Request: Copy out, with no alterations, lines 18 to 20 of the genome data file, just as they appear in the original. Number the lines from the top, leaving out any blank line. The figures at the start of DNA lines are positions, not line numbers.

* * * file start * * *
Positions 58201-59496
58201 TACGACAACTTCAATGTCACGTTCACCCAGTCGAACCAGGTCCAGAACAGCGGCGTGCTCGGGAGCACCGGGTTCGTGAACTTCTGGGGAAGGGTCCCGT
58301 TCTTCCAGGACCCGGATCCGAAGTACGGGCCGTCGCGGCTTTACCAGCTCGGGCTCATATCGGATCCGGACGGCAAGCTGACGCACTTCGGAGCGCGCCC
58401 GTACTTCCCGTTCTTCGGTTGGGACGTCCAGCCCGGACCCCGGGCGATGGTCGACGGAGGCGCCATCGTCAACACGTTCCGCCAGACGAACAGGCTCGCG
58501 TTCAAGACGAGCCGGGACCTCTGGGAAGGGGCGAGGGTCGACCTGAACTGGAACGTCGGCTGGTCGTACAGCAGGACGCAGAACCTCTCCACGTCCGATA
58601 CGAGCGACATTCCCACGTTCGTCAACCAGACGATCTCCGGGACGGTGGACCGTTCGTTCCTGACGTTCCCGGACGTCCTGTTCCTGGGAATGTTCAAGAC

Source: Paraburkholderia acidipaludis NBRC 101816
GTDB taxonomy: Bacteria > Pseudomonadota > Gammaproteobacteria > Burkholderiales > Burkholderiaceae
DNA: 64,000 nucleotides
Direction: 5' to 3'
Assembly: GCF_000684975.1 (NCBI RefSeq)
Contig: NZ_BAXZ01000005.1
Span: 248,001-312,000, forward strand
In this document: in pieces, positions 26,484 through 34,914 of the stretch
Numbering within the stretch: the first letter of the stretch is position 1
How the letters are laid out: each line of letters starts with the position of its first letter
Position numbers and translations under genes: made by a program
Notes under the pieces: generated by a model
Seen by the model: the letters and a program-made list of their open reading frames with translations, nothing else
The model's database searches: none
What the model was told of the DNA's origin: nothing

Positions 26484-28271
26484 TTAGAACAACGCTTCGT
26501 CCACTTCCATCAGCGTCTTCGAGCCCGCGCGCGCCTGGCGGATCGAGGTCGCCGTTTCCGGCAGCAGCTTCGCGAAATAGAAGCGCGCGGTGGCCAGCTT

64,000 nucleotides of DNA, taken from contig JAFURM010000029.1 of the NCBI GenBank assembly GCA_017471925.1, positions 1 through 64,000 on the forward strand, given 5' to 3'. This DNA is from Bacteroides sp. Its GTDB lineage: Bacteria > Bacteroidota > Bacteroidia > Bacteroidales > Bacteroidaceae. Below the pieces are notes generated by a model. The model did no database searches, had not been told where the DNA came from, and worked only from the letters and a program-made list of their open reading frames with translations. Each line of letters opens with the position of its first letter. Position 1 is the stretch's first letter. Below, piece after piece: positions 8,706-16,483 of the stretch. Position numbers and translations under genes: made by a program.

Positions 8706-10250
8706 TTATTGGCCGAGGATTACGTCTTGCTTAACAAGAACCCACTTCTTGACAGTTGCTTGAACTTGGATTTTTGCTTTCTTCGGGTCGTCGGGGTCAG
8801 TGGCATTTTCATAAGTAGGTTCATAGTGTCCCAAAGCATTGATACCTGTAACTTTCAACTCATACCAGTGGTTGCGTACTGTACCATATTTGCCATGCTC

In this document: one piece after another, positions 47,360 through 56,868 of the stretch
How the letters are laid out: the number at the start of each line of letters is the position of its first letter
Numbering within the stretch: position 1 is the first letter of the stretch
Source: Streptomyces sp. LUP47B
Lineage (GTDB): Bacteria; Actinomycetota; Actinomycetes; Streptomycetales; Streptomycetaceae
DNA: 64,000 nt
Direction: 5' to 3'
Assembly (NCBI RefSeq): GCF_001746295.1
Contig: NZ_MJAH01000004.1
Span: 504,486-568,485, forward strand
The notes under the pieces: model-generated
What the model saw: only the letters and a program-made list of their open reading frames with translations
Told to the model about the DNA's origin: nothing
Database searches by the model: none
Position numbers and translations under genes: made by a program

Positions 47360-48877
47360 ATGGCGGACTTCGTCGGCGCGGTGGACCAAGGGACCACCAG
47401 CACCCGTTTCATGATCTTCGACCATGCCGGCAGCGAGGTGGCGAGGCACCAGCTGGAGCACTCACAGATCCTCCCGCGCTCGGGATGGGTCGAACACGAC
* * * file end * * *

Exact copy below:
Notes under the pieces: generated by a model
Seen by the model: the letters and a program-made list of their open reading frames with translations, nothing else
The model's database searches: none